The good news is that corrections get shared with the other credit bureaus, and Experian is going to send me a note when the updates have been made and shared with the other bureaus.

In the wake of the breach, you might also consider putting a lock on your credit and recommending that to mom or dad as well. It won’t prevent the exploitation that is rampant and costs seniors $17 Billion a year, but at least it’s a start to having a positive discussion with your loved one. Hoped. 

 

Could your loved ones be victims of fraud?

 

Every year, at least $36 Billion is reportedly taken from older Americans, according to the National Council on Aging. The largest segment is “Exploitation” — when businesses, individuals, or charities use pressure tactics or misleading language to lead seniors into financial mistakes. My parents were prayed upon, and the source of the fraud was surprising.

When my parents still lived in their home, they signed two agreements for the same work — one was for a few hundred, and the second was for $5,200. Thankfully, my mom sensed something was wrong and called my sister. I lived near mom and dad so could stop by and found the two contracts for the same work — one that was horrifically over-priced. We were able to cancel the outrageous contract, but I should have also called the police, Adult Protective Services, and the Better Business Bureau. We were so stunned at the time that 1) they could victims of horrible people; 2) thankful we caught it in time that I never circled back to work with the systems in place that could help protect others from this same crime.

The Washington Post carried a story that detailed the depth of the crimes against three local seniors. They were robbed of more than $100,000 by what our local police call “woodchucks”.  They start by offering to trim trees, and if they do return after you have given them a deposit, they usually find a host of other issues to repair. Most of the work is either not needed (roof tile or chimney repair that you can’t see), is done poorly, or never completed.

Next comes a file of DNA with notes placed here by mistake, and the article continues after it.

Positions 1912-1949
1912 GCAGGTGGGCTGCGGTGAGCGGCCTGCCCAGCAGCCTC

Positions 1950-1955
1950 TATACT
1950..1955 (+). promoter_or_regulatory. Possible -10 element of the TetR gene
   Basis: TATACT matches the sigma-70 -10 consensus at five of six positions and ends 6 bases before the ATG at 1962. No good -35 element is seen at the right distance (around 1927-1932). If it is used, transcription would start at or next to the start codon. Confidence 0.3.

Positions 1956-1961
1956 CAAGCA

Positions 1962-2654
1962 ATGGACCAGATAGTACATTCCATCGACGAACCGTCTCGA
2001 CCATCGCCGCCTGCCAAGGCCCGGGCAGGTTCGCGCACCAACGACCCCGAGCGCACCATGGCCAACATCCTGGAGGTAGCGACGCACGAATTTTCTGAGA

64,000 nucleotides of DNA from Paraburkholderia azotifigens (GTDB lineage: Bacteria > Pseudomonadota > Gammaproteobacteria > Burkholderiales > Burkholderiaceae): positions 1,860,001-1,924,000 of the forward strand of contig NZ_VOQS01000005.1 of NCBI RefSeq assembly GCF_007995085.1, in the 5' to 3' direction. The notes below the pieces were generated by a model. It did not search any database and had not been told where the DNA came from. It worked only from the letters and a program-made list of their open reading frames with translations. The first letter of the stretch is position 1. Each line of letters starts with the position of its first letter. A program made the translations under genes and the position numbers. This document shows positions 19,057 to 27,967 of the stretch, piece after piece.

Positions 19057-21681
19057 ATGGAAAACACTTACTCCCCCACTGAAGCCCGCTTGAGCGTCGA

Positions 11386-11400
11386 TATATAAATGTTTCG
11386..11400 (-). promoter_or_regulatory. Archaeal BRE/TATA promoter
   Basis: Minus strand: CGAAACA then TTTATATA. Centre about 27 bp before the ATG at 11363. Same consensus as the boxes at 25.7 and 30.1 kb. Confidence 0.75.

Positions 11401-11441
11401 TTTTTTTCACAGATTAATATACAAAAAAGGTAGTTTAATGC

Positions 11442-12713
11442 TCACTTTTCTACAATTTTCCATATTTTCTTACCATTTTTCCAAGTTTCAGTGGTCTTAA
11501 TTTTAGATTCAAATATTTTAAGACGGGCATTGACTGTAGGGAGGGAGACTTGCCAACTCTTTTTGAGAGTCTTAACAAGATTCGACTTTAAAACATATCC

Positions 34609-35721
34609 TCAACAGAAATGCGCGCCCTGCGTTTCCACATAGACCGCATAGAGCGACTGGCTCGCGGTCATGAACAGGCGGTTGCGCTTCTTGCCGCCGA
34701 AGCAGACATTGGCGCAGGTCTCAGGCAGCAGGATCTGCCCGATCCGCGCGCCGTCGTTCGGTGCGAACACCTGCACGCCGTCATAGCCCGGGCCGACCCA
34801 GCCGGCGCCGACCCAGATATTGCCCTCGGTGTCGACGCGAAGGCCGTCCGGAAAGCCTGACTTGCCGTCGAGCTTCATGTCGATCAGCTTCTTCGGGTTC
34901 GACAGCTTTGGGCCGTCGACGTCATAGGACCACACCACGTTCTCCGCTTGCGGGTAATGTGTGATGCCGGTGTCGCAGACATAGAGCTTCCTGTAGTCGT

Holding that checkbook is for many, the last item in helping them feel control over their world. When I started to notice that my parents were writing weekly checks to a variety of charities I had never heard of, my antennae went up. If you read the letters, they are written to make the recipient believe they have already promised a donation. It can be hard to get a handle on this since it feels good to give. However, sometimes it can get out of control.

As a daily money manager, I helped one client who was giving over $2,000 a month to a host of charities she doesn’t even believe in because of the letters and calls coming into her home. He son asked her to keep the donations to under $30, which she did. However, she was writing checks and giving her credit card out nearly 100 times every month.

When we started working on bill pay together, I was able to show her how much money she was giving away and it surprised her. When we started to go through the mail and discussed the charities, she realized she didn’t know what they did or even believe in the mission. After taking these steps, it was easy for her to realize that she needed to reconsider her giving and we came up with a good solution for her.

If you are worried about this with your loved one, start slow. Work in tandem to get a handle on the charitable giving — tax season is a great time to do this. Create a list of the key charities of interest and suggest that you review all of the others at the end of the year.

Money is always a difficult topic in families. If you don’t live near your loved one, or do and think it might be better for a third-party to help, I suggest you consider finding a local daily money manager to help you.